Updated March 16, 2020 - 6:52 pm
All federal court trials in Las Vegas and Reno have been continued until April 10 as part of efforts to contain the coronavirus spread.
Chief U.S. District Judge Miranda Du said in a statement Monday that naturalization ceremonies through March also have been postponed.
There are federal courts and bankruptcy courts in both Las Vegas and Reno.
The federal action comes after dramatic restrictions at the Regional Justice Center took effect on Monday in Las Vegas. Criminal arraignments continued in a basement courtroom, but other action slowed down.
Chief District Judge Linda Marie Bell late Friday temporarily suspended all civil and criminal trials scheduled for the next 30 days, along with jury selection. In her administrative order, Bell also ordered that all scheduled, nonessential court hearings should be conducted by video or telephonic means or rescheduled.
Monday morning, signs were posted at the main entrance to the Regional Justice Center barring people from entering the courthouse if they had the virus, were feeling sick, or had been to a country overseas with a coronavirus outbreak.
Some marshals and members of the public were wearing protective masks and some judges tried to follow the six-foot social distance rule recommended by health experts inside their courtrooms.
But it was business as usual for criminal arraignments. There, lawyers were lined up shoulder-to-shoulder on a wooden bench as their clients, mostly inmates, sat in chains behind a large glass window waiting for their cases to be called.
“Right now, we’re just taking it day by day,” said Mary Ann Price, the public information officer for Clark County courts.
By 2 p.m. Monday, more than 240 people called the 702-455-4472 hotline for help rescheduling court appearances, Price said. More than a half-dozen court staff were manning phone lines.
In an effort to achieve social distancing goals, Bell issued another administrative order Monday barring all “in-person” gatherings or meetings at the courthouse to discuss court business.
“Necessary meetings should be conducted by telephone, teleconference, video-conference or email,” she wrote.
Bell issued another order to reduce direct contact with the public at several services offered at Family Court, 601 N. Pecos Rd. Those services include the Family Law Self-Help Center, the Family Mediation Center and the Court Appointed Special Advocate Program.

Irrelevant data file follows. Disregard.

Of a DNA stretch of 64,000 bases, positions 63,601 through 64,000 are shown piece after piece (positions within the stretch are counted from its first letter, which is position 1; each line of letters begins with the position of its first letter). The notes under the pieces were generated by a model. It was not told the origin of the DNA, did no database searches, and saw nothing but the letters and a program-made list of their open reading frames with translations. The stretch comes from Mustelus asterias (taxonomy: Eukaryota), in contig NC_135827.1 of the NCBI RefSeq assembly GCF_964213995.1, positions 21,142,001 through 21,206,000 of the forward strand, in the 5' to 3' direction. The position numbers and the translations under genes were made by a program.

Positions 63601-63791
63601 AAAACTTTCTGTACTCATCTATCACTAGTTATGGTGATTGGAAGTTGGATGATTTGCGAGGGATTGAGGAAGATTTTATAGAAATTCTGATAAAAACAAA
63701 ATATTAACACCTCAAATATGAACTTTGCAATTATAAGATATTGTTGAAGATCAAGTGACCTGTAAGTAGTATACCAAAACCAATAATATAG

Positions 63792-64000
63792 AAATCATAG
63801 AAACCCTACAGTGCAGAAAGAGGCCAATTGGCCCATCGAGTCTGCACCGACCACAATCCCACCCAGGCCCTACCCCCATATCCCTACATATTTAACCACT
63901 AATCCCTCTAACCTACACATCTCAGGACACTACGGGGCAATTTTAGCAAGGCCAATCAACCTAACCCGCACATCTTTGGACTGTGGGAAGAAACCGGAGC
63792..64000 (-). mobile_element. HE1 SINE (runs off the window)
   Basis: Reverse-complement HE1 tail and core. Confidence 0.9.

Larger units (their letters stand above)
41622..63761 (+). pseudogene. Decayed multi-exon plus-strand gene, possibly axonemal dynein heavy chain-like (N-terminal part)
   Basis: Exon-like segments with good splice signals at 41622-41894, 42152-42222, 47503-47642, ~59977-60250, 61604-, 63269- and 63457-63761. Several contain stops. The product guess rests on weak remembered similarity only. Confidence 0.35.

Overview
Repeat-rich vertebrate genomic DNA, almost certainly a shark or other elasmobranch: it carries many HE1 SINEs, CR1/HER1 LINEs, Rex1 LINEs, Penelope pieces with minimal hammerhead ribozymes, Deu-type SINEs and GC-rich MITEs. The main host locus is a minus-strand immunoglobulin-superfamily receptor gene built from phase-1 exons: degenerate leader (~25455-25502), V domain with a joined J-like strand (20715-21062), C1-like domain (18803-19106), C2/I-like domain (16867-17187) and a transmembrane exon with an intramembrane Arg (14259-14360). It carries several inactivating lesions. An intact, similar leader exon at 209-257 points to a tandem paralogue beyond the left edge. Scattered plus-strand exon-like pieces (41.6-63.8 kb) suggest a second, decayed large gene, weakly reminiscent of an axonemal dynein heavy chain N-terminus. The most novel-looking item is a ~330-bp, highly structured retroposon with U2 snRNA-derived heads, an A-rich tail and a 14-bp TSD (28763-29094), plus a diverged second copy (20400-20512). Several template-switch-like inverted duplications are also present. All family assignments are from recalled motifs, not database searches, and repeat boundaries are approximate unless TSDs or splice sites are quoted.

Chief Las Vegas Justice of the Peace Suzan Baucum, who was wearing white protective gloves at the Regional Justice Center, put out an order announcing restrictions in Justice Court, which occupies several floors.
Following Bell’s lead, Baucum also suspended all civil and criminal trials scheduled for the next 30 days and halted jury selection. Criminal, out-of-custody hearings, except for preliminary hearings, also will be continued for 60 days.
Baucum also ordered nonessential Justice Court hearings to be conducted by video or over the telephone. Small claims trials and hearings are considered nonessential, she said.
All pre-trial matters in traffic cases are being suspended for 60 days, according to the judge’s order.
At Las Vegas Municipal Court, Chief Judge Cynthia Leung issued an order Monday continuing criminal and traffic trials scheduled over the next month for 45 days if the defendants are out of custody.
All arraignments scheduled during that period will be put on hold for 30 days, and marshals will not transport jailed defendants to court for 30 days. The court will make an effort to conduct trials and pretrial hearings for defendants in custody through telecommunication and video conferencing, Leung wrote.
Henderson Chief Justice of the Peace Sam Bateman said the outlying court will continue to conduct hearings for in-custody defendants, while hearings for defendants out of custody will be continued at least 30 days.
Most civil hearings also will be continued or accommodated by telephone or video conferencing, the judge said
Some defense lawyers predicted more changes could be coming to the Regional Justice Center.
“If everything else is closed, there’s no reason for this building to remain open,” said Dustin Marcello, a candidate for district judge. “I’m pretty sure the courthouse will be in a full shut-down mode by next week.”
Attorney John Parris noted uneasiness inside the 17-story building, despite fewer people than most weekdays.
“We just have to get through the tension and the stress,” Parris said. “Going to court is inherently stressful. So now we’re adding an extra layer of anxiety onto something that’s already difficult for people.”
Defense lawyer Michael Sanft added: “The problem is that this is such uncharted territory. And a lot of it is really out of the control of the attorneys…There’s no uniform understanding of how we’re going to handle it.”
Criminal defense attorney Ryan Helmick said that he attended arraignment hearings Monday morning.
In recent days, he said he has visited with clients in custody at the Clark County Detention Center through video to tell them that trials and many hearings have been postponed.
The virus, he said, “is slowing the process of justice down temporarily. What I’m doing, meanwhile, is preparing for my cases. it’s giving me more time to interview witnesses, to read some new books on the law, to research and learn and get my cases ready for when they do go to trial.”
Private investigator Robert Lawson said the outbreak has minimized face-to-face interviews, while some criminal defendants want to push their cases through the court system.
“They have their trial upcoming, they’ve been in custody for a while, and they just want to get it over with,” Lawson said. “I think that’s going to be frustrating to them.”
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